Alternative health treatments have been around for centuries, and in most cases a lot longer, than modern day medicines. That is not to say they are better than main stream laboratory medicines.
Seeking proper advice from a qualified medical professional is always recommended. Prescribed medicines and pharmaceutical drugs are well proven and undergo clinical trials before they are released on the market.
Despite that, a large percentage of the population regularly use alternative health treatments, herbal supplements and remedies.
Taking supplements can provide benefits for specific conditions and promote good health. It really depends on which herbal supplements you are taking, for what purpose, and in what quantities. Your health condition is also a serious consideration as herbal remedies can produce side effects and interact with other medicines.
Before using any alternative health treatments, or taking medicinal herbs, become informed about the likely benefits or potential adverse side effects.
You will need to do your own research, because alternative treatments and herbal supplements are not generally considered part of mainstream western medicine. Read packaging labels, reference books and surf the internet for reputable health related web sites. Talk to your Doctor or health professional.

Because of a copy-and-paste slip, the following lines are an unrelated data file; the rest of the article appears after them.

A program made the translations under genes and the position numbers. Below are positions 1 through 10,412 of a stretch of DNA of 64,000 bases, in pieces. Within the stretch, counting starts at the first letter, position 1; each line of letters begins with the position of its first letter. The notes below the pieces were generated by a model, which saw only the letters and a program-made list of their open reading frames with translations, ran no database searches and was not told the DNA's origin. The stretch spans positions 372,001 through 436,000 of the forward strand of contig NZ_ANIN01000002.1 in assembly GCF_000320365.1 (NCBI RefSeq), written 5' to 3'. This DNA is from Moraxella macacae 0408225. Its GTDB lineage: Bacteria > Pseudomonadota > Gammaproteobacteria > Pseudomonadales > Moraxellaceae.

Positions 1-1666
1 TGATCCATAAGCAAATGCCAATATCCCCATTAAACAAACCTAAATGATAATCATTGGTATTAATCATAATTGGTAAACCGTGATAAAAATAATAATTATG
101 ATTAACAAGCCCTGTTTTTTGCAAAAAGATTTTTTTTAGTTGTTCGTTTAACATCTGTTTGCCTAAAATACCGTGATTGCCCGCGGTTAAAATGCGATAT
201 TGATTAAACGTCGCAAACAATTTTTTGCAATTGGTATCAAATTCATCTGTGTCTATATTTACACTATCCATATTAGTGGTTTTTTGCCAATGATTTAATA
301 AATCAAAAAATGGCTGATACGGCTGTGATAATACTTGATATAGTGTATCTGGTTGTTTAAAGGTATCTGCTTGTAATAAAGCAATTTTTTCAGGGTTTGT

Some of the most widely used herbal remedies include: Garlic for reducing blood cholesterol levels, Echinacea for fighting winter colds and stimulating white blood cells, and St. Johns Wort for alleviating mild depression. Other health conditions and associated herbal supplements include –
Cayenne, Horseradish, Ginger, Chickweed, and Rosemary
Garlic, Ginger, Bayberry, Cayenne, Catnip, Echinacea, Chickweed, Eyebright, Fenugreek, Hyssop, Peppermint, Golden Rod, Yarrow, Oregano, and Wilde Als.
Flax Seed, Barberry, Aloe, Basil, Chickweed, Boldo, Yellow Dock, and Rhubarb Root.
Basil, Coltsfoot, Coriander, Columbine, Comfrey, Black Cohosh, Calendula, Caraway, Garlic, Carrot, Cinnamon, Daisy, Eyebright, Heartsease, Horse Chestnut, Hyssop, Iceland Moss, Kola, Pomegranate, Knotgrass, Motherwort, Peppermint, Rhubarb, Sage, Witch Hazel, Slippery Elm, Tormentil, Thyme, Wild Strawberry.
Celery, Lavender, St Johns Wort, Chamomile, Lemon Balm, Kola, Mugwort, Rosemary, Skullcap, Valerian, and Wormwood.
Basil, Valerian, Wilde Als, Chamomile, Oregano, Feverfew, Peppermint, Rosemary, Rue, Skullcap, St Johns Wort.
With an aging baby boomer population there is an ever increasing demand for alternative health treatments and herbal supplements. People want to stay healthy and not rely solely on medically prescribed drugs. There is good evidence that herbal supplements when taken in association with a healthy diet and active lifestyle can be beneficial. However, do your own careful research to satisfy yourself of the advantages and disadvantages of taking each supplement. Talk with your Doctor or health professional.